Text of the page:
Gold, Silver, Emeralds, and Pearls, Part 2
At Caxamarca, in 1921, I met two Italians who had an experience that should act as a sufficient warning to other treasure hunters. Two years previous to the Great War, as they were working on the tunnel of an old mine that had been lost to sight for many years, they came across a big slab; this, when lifted up, disclosed an iron box which contained an old document. After describing a Conventille not far from where the Italians were working, it continued, “If you dig at the place indicated, you will find, about five feet down, the stone roof of a big cellar. Raise the slabs in the left-hand corner; you will then see a stone stairway. At the bottom there is rich treasure of gold and silver and precious stones.”
The Italians followed the instructions to the letter, and had reached the stairway, when one of the ten Indians they had engaged to assist them, raised the alarm. A squadron of cavalry could be seen topping the horizon! Hastily covering up their excavations, the treasure seekers prepared to make themselves scarce; but were intercepted by the Prefect of the district, who demanded to see the authority under which they pursued their inquiries. Of course none was forthcoming; so they were ordered to clear off. Being in a mortal funk, they obeyed the Prefect’s imperious command, with as little delay as possible. Six months later, when they thought the affair had blown over, they sneaked back again, intending to make a fresh start. Hard lines! They found the Prefect had been busy in the interim, and had unearthed a vast amount of treasure! This would have benefited the Italians, had they but given the usual notice to the Government.
In 1921 the Italians revisited the spot, intending to comply with all the rules and regulations. Alas! they found the Prefect had done his work so effectually that there was nothing left for them. I met them both coming and going, and they told me they had to be content with the £3000 they got for the old mine they had discovered. Even so, they came out better than I did over the old Cheeta mine which I rediscovered in the San Juan province of the Argentine. I was reported and denounced for not complying with the mining laws of the Argentine. Instead of having my full complement of men I had only a caretaker. The man who denounced me put on forty men. Six months later he sold the mine for £7000 cash, his dump and 4 per cent. of the profits resulting from the four years next ensuing, while I got nothing! What our friends across the Channel would call a nice little smack in the eye.
On the Oroya line is a place called Chusica. For hundreds of years it has been in favour as a resort for persons suffering from pulmonary complaints. It is claimed that the beautiful atmosphere will cure consumption if not too far advanced. Bronchial subjects also find it very beneficial. Besides other game, a few deer can be got here. Conspicuous amongst the many lovely flowers that run riot are the various species of Giant Cacti, whose magnificent blooms, as kaleidoscopic as a rainbow, present an unforgettable tableau.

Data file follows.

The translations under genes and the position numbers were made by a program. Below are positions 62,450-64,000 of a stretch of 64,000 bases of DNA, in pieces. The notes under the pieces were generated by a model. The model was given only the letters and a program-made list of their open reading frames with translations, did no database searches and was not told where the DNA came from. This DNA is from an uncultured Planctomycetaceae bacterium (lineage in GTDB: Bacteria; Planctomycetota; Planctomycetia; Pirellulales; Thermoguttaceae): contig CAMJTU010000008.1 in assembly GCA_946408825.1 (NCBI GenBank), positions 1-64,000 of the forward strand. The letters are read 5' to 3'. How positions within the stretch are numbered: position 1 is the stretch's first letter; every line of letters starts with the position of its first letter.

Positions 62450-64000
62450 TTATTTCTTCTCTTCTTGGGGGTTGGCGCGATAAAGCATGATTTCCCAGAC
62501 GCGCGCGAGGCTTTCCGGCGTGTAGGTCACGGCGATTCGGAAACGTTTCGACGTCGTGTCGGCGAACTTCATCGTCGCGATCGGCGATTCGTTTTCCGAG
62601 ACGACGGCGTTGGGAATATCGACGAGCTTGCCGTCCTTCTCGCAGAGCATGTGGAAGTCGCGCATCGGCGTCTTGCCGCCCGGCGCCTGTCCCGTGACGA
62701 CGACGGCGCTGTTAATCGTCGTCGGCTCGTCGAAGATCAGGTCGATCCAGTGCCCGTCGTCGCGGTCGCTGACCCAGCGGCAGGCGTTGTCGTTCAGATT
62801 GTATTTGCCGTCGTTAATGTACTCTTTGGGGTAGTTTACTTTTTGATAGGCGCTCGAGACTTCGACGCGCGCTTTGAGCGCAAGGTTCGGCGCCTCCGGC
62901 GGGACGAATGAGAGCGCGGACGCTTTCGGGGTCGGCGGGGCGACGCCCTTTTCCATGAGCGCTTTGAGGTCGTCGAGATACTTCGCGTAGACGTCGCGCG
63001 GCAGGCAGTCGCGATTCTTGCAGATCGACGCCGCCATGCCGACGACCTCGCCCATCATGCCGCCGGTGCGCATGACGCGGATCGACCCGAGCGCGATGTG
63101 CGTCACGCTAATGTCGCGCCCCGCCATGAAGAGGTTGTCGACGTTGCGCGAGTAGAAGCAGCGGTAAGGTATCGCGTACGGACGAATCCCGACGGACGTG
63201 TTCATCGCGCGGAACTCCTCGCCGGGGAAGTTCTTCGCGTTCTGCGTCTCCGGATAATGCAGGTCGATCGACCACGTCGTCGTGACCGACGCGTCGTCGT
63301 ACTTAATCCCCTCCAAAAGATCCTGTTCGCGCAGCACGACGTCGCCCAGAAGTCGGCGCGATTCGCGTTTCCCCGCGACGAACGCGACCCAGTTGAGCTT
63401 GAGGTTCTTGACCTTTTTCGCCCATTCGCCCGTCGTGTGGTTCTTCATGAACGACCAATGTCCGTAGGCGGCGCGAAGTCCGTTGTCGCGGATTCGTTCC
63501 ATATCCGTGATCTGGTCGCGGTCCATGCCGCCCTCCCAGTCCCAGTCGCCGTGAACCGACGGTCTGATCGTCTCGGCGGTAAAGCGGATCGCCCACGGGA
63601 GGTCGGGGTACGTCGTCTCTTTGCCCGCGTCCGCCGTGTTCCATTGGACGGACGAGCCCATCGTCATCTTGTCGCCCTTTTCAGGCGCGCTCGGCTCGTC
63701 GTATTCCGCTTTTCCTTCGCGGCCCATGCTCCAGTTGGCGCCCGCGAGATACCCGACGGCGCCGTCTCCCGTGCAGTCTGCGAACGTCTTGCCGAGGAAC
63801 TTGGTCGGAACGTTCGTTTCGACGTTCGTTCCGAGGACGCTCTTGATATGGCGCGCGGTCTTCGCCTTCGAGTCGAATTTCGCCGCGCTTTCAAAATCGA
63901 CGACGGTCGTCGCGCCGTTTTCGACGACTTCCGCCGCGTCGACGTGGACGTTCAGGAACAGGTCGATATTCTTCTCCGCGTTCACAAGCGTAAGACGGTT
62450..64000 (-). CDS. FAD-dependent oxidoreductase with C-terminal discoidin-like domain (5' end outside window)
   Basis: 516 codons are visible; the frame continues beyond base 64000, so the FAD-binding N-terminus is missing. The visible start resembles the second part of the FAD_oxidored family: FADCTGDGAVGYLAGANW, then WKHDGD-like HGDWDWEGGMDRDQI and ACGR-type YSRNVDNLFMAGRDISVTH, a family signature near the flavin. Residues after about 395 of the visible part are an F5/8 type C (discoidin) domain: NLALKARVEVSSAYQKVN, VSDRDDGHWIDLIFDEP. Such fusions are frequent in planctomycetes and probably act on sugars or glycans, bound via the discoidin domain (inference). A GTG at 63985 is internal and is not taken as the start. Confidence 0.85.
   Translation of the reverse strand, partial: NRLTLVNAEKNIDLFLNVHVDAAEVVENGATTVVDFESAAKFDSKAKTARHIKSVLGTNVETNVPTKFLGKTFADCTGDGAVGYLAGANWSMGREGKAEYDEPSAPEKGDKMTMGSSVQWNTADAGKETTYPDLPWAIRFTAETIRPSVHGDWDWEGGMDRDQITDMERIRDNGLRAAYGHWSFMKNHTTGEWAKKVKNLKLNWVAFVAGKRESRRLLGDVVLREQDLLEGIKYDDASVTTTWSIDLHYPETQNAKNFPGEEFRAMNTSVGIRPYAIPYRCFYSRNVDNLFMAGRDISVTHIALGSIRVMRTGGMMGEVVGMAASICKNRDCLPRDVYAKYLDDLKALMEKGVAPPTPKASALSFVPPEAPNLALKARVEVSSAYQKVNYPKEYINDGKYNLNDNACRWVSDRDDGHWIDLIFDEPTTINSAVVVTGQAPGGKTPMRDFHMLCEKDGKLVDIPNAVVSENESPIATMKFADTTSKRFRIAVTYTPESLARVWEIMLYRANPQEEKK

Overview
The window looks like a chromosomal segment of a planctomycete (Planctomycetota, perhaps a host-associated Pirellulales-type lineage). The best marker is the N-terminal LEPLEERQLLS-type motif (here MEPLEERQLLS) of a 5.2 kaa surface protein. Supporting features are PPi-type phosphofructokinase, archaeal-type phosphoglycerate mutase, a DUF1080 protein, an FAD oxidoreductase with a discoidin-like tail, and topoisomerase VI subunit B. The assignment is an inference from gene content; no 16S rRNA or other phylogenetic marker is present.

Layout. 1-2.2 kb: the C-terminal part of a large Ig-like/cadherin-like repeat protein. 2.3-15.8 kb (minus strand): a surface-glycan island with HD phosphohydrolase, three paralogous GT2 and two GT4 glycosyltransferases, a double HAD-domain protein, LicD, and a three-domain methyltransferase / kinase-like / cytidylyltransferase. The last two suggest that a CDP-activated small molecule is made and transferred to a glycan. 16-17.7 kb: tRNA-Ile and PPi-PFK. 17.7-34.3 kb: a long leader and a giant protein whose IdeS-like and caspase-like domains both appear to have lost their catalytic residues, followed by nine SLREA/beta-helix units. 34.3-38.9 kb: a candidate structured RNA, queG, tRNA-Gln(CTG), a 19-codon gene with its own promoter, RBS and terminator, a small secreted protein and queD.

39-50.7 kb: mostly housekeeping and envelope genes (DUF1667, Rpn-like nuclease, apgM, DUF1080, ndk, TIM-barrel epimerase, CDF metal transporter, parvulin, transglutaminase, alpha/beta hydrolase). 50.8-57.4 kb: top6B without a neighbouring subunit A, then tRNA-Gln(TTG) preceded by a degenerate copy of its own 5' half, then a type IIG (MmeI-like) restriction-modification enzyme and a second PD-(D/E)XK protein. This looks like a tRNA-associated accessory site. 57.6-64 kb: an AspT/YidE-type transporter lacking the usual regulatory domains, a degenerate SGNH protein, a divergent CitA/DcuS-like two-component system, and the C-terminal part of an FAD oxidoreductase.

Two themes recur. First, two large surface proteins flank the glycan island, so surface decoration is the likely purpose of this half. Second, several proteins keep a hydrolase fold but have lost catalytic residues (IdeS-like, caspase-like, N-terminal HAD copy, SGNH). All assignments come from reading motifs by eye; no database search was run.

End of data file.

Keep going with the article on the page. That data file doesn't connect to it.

From Chusica the line mounts higher and higher, until Monte Meggs is reached at an altitude of 15,666 ft. John Meggs, after whom the place is named, constructed the line, which includes the Galera tunnel, one of the most remarkable tunnels in the world, and the highest. It is considerably over 17,000 ft. above the level of the sea. On the way up, the train winds round and round, so that the engine may be seen rounding one bend whilst the tail end is negotiating another. When I travelled by it, the conductor, an old Scotsman, always allowed me to change into my winter clothes in his compartment. After passing Monte Meggs, the line begins to fall away, until it pulls up at Oreya (12,178 ft.), 136 miles from Lima.
I used to know Willie Meggs, Meggs’ eldest son, very well, for I had to do with some of his race-horses in Buenos Ayres. Willie and his father once had a few words about money matters. The old man said he could be either junior partner of the firm, or take £10,000 and clear out. Willie chose the alternative, and bought some race-horses. Amongst others he secured Arundel, whose English form was pretty good, for 2600 guineas off G. Haughton. Altogether he laid out a lot of money. But there was one thing he omitted to do: he didn’t renew his stock from time to time, hence it deteriorated, and after awhile became quite groggy, and he with it. One day his charming wife said to him, “Will, you owe a lot of money. What have you in your pockets?” “Twenty-five dollars,” he replied. “Let me have twenty, and I’ll see what I can do with them.” “Right-o,” said Will. Mrs. Meggs purchased two lottery tickets with the money, one for Meggs and one for herself. That was on the Tuesday. Next day but one, just as they were sitting down to dinner, along came a wire informing Meggs that his ticket had won the premier prize of £5000! Will received the good news very coolly; almost as if the winning of a great prize were of but little importance to him. I tried to persuade him to place £4000 in the London and River Plate Bank, on deposit, pay his debts out of the remaining £1000, and with what was left over, purchase a couple of infirm, good-class race-horses. I offered to train them for him, so that we might both make a bit. I’m sorry to say, however, that Will wouldn’t listen to me, but put the whole £5000 to current account; and when I last had news of him he was as hard up as ever.